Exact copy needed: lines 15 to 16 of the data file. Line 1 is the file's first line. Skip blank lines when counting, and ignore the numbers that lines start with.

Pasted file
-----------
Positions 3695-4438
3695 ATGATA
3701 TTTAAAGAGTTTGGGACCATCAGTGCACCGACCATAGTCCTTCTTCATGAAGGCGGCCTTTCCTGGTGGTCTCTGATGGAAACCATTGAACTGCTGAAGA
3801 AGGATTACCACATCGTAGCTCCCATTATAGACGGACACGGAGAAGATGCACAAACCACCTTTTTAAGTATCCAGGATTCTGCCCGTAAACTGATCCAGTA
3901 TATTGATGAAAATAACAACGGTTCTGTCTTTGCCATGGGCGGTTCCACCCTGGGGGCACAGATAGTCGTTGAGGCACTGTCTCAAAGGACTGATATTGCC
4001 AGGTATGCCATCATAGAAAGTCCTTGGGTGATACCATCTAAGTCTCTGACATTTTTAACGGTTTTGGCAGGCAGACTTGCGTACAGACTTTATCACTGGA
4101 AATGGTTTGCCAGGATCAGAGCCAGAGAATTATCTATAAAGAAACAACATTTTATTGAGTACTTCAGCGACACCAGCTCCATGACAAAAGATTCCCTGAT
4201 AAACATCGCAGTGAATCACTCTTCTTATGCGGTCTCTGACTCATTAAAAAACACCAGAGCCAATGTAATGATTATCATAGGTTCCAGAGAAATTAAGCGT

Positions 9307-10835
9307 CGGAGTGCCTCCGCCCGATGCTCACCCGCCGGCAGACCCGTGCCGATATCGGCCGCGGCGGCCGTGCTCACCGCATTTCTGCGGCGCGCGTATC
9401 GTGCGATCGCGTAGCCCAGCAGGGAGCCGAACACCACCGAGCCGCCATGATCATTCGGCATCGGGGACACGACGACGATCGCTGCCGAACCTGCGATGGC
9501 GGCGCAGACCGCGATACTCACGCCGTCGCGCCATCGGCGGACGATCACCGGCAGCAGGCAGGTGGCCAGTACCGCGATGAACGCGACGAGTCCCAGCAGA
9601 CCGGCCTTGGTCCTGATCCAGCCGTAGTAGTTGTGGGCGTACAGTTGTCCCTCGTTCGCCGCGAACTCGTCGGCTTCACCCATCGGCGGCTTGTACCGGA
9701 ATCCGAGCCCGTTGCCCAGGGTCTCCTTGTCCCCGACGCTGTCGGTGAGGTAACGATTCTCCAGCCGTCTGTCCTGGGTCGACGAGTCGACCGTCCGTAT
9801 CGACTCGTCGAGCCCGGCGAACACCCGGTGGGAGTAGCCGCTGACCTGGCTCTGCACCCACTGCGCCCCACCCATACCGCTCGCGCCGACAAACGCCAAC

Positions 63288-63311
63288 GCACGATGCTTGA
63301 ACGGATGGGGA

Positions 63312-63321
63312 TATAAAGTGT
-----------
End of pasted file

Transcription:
9801 CGACTCGTCGAGCCCGGCGAACACCCGGTGGGAGTAGCCGCTGACCTGGCTCTGCACCCACTGCGCCCCACCCATACCGCTCGCGCCGACAAACGCCAAC

Positions 63288-63311